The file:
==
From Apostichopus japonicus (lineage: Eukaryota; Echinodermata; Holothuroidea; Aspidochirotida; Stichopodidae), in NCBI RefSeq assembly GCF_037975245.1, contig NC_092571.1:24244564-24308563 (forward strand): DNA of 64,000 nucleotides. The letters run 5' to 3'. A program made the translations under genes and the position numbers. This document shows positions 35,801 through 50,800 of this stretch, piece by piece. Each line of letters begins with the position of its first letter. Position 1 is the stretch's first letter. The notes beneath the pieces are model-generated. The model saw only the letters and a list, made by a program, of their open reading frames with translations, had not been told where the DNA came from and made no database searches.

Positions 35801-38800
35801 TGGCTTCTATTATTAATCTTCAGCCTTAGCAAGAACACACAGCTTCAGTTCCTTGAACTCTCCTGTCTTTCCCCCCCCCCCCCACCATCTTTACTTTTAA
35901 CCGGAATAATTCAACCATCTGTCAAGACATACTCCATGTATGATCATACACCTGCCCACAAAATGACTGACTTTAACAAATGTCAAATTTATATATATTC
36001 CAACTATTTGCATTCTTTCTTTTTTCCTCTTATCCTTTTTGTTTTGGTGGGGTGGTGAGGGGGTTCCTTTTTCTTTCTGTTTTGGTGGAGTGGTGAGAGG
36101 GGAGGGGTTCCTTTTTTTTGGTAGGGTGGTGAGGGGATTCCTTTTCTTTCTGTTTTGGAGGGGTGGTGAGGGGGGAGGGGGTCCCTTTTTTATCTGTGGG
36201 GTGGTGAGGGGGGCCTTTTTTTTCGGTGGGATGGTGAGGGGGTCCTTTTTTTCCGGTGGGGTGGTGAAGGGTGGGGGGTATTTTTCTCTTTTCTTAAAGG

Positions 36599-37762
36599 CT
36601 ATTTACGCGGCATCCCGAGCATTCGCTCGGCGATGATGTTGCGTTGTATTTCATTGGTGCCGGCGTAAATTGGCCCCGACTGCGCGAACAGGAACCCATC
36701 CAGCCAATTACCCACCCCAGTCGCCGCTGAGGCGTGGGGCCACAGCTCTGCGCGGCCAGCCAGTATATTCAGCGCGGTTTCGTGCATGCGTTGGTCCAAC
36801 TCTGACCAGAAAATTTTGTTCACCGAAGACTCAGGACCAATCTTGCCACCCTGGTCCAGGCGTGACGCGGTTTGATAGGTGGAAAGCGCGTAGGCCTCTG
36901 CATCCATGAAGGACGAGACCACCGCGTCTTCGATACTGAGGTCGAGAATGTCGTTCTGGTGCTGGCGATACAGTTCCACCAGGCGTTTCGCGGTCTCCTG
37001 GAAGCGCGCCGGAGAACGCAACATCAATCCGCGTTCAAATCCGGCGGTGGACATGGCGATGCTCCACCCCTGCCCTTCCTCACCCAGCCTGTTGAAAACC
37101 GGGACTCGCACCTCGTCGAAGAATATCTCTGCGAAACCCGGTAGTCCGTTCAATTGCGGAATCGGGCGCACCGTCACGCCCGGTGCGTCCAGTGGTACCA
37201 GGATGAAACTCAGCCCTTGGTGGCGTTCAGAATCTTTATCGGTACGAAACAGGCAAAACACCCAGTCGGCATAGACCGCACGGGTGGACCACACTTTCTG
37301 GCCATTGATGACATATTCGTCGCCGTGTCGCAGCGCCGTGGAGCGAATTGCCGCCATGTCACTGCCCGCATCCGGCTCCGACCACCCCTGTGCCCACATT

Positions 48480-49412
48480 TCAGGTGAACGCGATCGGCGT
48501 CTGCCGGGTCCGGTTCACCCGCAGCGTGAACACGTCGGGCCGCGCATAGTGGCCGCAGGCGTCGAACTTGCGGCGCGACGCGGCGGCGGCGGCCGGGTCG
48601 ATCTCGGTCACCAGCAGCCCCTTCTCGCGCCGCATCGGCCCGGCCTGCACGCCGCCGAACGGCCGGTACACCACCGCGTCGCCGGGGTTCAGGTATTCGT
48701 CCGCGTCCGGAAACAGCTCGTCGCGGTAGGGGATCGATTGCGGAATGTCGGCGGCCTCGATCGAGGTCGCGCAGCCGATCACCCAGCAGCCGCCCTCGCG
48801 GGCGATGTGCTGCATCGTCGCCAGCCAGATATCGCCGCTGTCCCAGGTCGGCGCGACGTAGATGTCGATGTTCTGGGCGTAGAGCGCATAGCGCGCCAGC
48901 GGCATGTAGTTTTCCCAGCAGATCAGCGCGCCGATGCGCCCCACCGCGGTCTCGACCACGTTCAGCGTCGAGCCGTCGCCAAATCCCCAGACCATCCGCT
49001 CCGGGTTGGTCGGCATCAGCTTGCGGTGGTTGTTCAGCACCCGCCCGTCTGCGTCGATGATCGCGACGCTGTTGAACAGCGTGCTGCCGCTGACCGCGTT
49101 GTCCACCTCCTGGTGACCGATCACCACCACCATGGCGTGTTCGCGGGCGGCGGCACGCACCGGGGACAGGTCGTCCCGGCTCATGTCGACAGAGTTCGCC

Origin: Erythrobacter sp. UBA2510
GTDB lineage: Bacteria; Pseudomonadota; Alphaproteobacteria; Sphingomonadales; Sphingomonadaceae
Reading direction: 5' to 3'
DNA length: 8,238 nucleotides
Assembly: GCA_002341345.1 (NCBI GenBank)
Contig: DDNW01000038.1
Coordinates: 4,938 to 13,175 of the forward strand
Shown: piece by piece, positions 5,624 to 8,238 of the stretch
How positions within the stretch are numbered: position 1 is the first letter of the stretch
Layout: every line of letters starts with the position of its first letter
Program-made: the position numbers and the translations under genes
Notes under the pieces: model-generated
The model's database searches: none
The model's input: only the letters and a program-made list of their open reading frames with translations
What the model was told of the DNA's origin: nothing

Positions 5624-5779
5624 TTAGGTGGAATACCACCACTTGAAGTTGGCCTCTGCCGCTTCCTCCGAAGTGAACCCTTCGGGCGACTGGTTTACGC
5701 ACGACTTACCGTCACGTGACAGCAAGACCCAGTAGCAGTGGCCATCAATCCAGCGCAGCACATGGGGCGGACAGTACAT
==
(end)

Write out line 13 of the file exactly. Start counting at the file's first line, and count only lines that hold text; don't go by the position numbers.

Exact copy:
36901 CATCCATGAAGGACGAGACCACCGCGTCTTCGATACTGAGGTCGAGAATGTCGTTCTGGTGCTGGCGATACAGTTCCACCAGGCGTTTCGCGGTCTCCTG